In this particular blog post I travel to North Carolina after being contacted by Kay Cee, owner/producer of Sound Boy Studio, on a new recording facility he was building ground up near downtown Raleigh, North Carolina. Kay Cee is a transplant from Manhattan, New York. He relocated to Raleigh to capitalize on it’s booming real estate market but also to put down roots and continue to produce music. Kay Cee was primarily working out of his home studio…like most of us these days do….but the dream to have a recording studio built ground up was an idea he wanted to turn into reality. Whenever I get these calls, I feel grateful to be given the opportunity to be involved in helping someone achieve this dream in music.
The concept behind Sound Boy studio is a recording facility that was not big and intimidating. A place where client and producer/engineer can communicate quickly and efficiently. The mixing and recording space would occupy roughly about 700 sq. ft. with the additional of studio office, bathroom and lounge area.
The Main System
The base recording system was Avid’s Pro Tools 2018 Ultimate software/Logic Pro X with Lynx Aurora(n) 24 thunderbolt converters. Giving the studio a total of 24 channels in and out. Working hand and hand with the client we decided on a hybrid based system to allow them the flexibility to work “within the box” or to sum analog on the Rupert Neve 5059 Satellite summing mixer.
The client already had a nice collection of gear but some additional 500 series preamps, compressors and equalizers were chosen to be used either on the front-end tracking side or even to be used on the back end during mixing and post production. We are big fans of BAE Audio, API and Rupert Neve Designs…so the system had a nice mixture of these brands. All this gear would be housed in an Argosy Dual 15 workstation with a Argosy rack n roll low profile rack.
2 Buss Set Up
As mentioned above the the Rupert Neve Designs 5059 summing mixer was the primarily device in the summing set up with the addition of some other cool pieces of gear. We added in a Rupert Neve Designs Master Buss Processor and the client already obtained API 2500 to take care of the 2 buss compression side of things. A dangerous BAX Eq rounded out the summing set up with a very simple but effective 2 buss equalizer/tone box.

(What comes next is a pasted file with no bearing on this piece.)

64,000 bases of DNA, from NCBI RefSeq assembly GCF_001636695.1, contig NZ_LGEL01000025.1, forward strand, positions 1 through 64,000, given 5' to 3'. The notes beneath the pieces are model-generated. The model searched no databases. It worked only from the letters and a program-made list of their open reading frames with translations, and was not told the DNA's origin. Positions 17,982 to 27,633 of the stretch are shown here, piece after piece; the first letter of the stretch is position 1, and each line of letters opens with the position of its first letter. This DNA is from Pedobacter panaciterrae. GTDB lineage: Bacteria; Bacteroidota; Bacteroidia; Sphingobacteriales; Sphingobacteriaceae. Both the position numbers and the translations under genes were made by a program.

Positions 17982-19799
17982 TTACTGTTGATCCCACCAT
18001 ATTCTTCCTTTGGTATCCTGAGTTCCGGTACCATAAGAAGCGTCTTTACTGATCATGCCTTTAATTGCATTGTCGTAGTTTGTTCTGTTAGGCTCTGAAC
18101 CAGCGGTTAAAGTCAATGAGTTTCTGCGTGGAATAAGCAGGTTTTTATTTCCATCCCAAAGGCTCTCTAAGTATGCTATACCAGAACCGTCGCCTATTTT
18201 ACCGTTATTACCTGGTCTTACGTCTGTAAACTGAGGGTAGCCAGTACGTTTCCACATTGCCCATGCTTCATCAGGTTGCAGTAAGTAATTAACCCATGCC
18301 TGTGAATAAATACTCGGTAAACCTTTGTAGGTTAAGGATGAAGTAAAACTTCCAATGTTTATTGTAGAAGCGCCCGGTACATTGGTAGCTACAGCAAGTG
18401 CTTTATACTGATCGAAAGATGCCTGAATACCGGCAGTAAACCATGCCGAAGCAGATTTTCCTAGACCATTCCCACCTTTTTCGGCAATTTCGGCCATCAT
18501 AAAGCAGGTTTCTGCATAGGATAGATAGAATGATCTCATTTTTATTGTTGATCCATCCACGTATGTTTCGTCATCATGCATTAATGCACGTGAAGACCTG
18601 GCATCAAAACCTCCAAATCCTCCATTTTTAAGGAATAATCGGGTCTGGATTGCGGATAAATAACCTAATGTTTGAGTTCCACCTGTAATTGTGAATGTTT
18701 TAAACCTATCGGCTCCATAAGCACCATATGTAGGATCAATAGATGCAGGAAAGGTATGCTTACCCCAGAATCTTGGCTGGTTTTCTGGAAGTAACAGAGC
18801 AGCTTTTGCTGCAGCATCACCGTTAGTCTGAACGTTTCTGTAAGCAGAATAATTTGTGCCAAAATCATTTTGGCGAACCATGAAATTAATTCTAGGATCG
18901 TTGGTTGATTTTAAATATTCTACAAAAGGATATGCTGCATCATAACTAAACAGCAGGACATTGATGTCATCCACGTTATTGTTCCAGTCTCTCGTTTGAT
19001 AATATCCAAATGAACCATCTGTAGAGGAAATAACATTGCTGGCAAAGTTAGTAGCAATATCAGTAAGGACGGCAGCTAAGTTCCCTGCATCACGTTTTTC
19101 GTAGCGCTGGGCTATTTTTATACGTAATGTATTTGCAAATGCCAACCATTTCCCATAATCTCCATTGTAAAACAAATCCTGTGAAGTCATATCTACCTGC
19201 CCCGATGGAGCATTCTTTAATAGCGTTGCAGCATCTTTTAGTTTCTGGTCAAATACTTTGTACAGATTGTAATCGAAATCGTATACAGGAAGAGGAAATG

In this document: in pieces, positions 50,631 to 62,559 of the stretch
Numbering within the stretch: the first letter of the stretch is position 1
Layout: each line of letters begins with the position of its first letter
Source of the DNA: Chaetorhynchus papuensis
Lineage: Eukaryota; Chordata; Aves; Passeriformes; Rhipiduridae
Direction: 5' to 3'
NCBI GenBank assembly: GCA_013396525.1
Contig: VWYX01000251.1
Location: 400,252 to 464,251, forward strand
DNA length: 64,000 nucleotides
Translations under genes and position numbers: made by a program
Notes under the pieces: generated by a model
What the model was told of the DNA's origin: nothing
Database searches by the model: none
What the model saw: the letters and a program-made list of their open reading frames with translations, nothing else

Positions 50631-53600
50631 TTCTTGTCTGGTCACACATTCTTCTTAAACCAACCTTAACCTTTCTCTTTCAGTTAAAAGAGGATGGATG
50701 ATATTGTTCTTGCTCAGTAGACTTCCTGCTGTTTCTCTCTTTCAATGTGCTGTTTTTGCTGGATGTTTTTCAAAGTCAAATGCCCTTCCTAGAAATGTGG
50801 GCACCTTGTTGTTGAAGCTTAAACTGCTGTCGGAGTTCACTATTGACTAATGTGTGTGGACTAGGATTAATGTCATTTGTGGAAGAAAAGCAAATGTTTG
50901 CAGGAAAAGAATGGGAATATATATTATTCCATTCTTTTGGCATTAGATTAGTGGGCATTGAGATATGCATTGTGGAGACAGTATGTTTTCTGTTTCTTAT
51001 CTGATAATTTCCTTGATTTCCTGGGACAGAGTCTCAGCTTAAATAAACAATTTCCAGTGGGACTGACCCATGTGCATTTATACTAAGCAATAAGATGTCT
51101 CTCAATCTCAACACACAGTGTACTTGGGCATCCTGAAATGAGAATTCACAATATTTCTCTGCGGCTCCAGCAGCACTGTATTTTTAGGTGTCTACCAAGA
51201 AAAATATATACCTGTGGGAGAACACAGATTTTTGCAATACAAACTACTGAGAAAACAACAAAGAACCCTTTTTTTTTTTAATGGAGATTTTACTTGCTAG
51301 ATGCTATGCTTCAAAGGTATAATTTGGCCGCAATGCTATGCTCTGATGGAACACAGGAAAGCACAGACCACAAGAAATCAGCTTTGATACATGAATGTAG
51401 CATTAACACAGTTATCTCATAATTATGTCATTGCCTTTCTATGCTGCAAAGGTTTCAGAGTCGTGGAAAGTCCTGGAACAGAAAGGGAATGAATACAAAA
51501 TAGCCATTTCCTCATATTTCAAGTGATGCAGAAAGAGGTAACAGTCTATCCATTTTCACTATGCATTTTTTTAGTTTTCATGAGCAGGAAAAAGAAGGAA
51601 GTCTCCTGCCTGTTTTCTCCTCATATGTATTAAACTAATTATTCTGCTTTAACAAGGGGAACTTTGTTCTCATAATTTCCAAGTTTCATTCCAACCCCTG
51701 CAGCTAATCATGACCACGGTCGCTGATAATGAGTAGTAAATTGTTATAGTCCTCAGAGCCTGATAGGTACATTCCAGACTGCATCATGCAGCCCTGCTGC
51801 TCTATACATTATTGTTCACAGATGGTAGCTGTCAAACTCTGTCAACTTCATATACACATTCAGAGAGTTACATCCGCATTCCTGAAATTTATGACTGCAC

Wire it up
So, if you have read any of our other blogs you might have come across our custom cable building we do for all our studio integrations. This install was no different. We spec’d out all the cabling to not only hook up the gear but also custom-designed wall panels and snake lines. On this particular install we used a combination of Redco TGS-8/16 pair wire and Belden 8 pair wire to build all the snake lines and custom DB25 cabling. Once we designed the panels we had Redco Audio take over wall panel punching and engraving process.
Audio Accessories DB25 patch bays were once again utilized, as I do in most of our installs as the central hub of the entire system. The flexibility to quickly change grounding and normalling options is very convenient for any modern day recording set up. We installed a total of (3) Audio Accessories 1.5 RU 96 Point TT DB25 patch bays to take care of all necessary ins and outs on this particular system.
* QUICK NOTE: Audio Accessories makes a 1 RU and 1.5 RU versions of their DB25 patch bays. I prefer the 1.5RU mainly because of the labeling aspect. But if real estate is very limited 1 RU version works just as well.
Patchbay: Half Normal, Full Normal, or Isolated
When we layout and install a patch bay here at Pro Audio Boutique…a lot of thought and brainstorming about the exact studios situation determines how things get wired up and how the patch bay is configured and labeled. In most cases…I try to utilize a lot of half-normals and even full normal runs whenever I can. The main goal would be able to plug a mic in the live room and ideally not have to patch anything to get signal into the DAW unless you decided to change that said signal chain.
Same thing on the output…we are dealing with a hybrid situation but I still see it as an analog set up with a traditional mixing console…or in this case the RN 5059 summing mixer being our console. Just like in the old days of wiring the outputs of the tape machine to the tape returns of the mixing console….the situation is no different.
The outputs of the Lynx Aurora(n) 24 are half-normalled into the line inputs of our Rupert Neve summing mixer.
The outputs of the summing mixer are then half-normalled into the main 2 Buss Compressor…in this case the Rupert Neve Design Master Buss Processor.
Then it's output is normalled back into Lynx 24 (n) Inputs to record the final 2-Track mix into Logic or Pro Tools.